Obviously the act of listening is not all that should be done, but its power to relieve pain is often underestimated and it is a place to start.  So, if listening is such a powerful tool, what qualities exist in a community that would promote listening to its members?

Monday, July 9, 2012

What will I be doing?

What will I be doing in Colombia?  In the months preceding orientation I have answered this question quite often and I am not always sure how people interpret or understand my explanations.  One of the issues is that sometimes the context of events and conditions in Colombia can be very confusing and I am not always explaining this very well either.  For those who are interested, I would recommend visiting the websites below to help give more context.

General descriptions of what is happening in Colombia should not be hard to find on wikipedia or other internet sites.  This information can give one a start in beginning to understand Colombia.

So, what will I do in Colombia?  I will be working with Anabaptist churches in their efforts to provide psychosocial support to people and communities that have been affected by the armed conflict in Colombia.  My position with MCC is titled, Accompaniment Worker with Victims of Socio-Political Violence.

What will that look like?  I can't give a lot of specifics about what this will look like because it is a new position for MCC and will develop as the needs become more apparent.  I will be part of a committee that has church representatives who are also thinking about what it means to provide psychosocial support to people and communities.  In the context of these church communities I think of psychosocial support as including the development or strengthening of community and social networks for people that have few resources and fostering an environment in which supportive and personal relationships can be formed.  Within these networks and communities people can more easily support each other socially, psychologically, economically and spiritually.

As I begin my work with MCC I hope to have more specific examples of what I will be doing.  For now, I can give an example of an interview project I have already done with MCC in Colombia.  I completed this interview project as an intern in partial completing of my master's degree in Conflict Transformation.  The interview project involved talking with church leaders in Bogotá and with people who had been displaced from their homelands and were now living in Bogotá.  In talking with these groups I was able to gain a better understanding of some of the dynamics around providing psychosocial services.

And example of one of my learnings is that some church leaders are nervous about the amount of support they can provide for people that have been through such tragic events in their lives such as loosing their homes, family members and a livelihood.  Without a trained expert such as a psychologist there seemed to be an insecurity about what a church could provide other than the spiritual guidance that they are accustomed to providing.  When I asked the people who had been displaced what were the most meaningful and helpful types of support they received from their church they talked about people listening to them and being present and attentive to what they were saying.  This didn't necessarily mean that they needed a problem to be solved immediately but rather that there were people and a community available for them to share their lives with.  The congregation of people in building relationships together is what seems to be most important... not that there is an expert psychologist around to handle difficult situations.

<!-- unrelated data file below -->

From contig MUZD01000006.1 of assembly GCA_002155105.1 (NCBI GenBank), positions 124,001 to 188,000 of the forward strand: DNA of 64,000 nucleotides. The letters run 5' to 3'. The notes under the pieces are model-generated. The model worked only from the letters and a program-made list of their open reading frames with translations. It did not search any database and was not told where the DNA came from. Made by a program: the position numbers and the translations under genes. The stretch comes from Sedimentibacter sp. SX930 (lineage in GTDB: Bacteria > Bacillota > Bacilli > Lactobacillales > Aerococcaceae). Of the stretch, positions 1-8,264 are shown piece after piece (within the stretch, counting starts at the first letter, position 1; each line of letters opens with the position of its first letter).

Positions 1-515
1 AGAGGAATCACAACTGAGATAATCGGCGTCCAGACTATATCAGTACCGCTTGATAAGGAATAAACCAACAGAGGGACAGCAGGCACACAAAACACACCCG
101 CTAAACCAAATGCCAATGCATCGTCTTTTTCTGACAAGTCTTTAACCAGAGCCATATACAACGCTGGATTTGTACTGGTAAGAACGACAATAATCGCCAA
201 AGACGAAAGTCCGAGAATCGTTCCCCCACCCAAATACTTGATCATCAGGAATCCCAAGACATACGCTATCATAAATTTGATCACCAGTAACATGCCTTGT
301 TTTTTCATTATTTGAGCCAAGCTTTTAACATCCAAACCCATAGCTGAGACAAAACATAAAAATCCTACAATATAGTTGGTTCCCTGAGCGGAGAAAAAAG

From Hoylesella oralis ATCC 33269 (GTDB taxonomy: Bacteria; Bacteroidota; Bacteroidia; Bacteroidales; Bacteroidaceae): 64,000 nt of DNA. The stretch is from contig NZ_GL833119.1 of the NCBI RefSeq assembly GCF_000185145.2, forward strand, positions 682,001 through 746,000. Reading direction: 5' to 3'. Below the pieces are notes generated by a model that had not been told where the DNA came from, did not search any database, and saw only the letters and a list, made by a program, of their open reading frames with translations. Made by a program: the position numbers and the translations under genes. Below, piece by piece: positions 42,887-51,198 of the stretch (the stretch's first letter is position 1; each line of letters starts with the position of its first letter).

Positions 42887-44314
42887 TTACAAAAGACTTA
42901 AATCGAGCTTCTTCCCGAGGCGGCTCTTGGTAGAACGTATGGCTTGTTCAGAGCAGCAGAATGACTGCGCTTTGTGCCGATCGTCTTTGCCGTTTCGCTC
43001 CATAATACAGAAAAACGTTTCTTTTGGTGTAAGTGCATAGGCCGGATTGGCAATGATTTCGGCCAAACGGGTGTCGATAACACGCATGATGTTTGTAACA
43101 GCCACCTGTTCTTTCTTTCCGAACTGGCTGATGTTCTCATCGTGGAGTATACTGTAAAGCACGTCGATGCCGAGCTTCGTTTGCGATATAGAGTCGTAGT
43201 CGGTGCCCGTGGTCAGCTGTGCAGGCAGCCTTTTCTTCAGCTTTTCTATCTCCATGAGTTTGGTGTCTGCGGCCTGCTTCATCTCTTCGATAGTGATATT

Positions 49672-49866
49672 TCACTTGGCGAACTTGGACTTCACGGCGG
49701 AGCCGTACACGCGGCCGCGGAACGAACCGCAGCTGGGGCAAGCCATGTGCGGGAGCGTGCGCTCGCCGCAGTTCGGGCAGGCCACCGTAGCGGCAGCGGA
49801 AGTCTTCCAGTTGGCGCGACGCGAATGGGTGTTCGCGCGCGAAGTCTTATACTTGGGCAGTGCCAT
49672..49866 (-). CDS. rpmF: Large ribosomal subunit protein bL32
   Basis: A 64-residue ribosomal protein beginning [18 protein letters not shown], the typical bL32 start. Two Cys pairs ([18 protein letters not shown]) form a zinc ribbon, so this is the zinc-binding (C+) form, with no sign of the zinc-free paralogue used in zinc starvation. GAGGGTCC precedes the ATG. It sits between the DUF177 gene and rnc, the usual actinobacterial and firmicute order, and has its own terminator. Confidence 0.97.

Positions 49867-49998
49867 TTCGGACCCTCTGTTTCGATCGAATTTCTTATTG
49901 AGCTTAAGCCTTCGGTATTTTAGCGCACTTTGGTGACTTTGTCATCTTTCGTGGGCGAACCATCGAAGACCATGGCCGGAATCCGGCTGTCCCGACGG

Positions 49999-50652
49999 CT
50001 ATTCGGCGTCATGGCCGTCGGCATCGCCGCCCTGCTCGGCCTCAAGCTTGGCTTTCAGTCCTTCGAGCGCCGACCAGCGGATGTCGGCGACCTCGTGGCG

I hope this post helps to provide some more understanding of what my position with MCC will be like. Inevitably there are many ambiguities but in time I hope to provide a more complete picture.  Please feel free to ask any questions you might have.

The pictures in this post are of a section of Bogotá where many people who have been displaced have to come to live.  Often they begin building a home out of recycled materials on the side of the hill in hopes that they can someday build a house out of brick.  

Thank you for reading.

Thursday, June 28, 2012

Sharing with the wider community

As I prepare for my three-year service term with the Mennonite Central Committee I have arranged to share my experiences with three different church communities in central Kansas.  This is an important step in preparation for my term for a couple of reasons.

The first is spiritual.  While I have many vocational and occupational reasons to join MCC I must not forget the spiritual world in which much of  MCC's support and work resides.  For church communities both in my homeland of central Kansas and in Colombia where I will be living, MCC is an example of how God is working in our world through human connections and love.  While I can get excited about theoretical ideas of conflict transformation and psychosocial wellbeing, I must not forget that I am also part of a vision of how God is working in our world; we are all a part of that vision.  

The second reason for sharing my experiences is to communicate and inform communities in central Kansas of what MCC is doing in Colombia.  Many people in these church communities are strong supporters of MCC both financially and spiritually.  They should know as best they can how MCC is affecting change in Colombia.  They, as well as all of us, should also be aware of what life is like for people in other regions of the globe; they should know what life is like for people who don't share the same life as we do, for people who have been marginalized in our global world.  Through my sharing, I am advocating for change in the lives of Colombians.  As citizens of the United States, we play an important role in how our global world treats citizens of the world.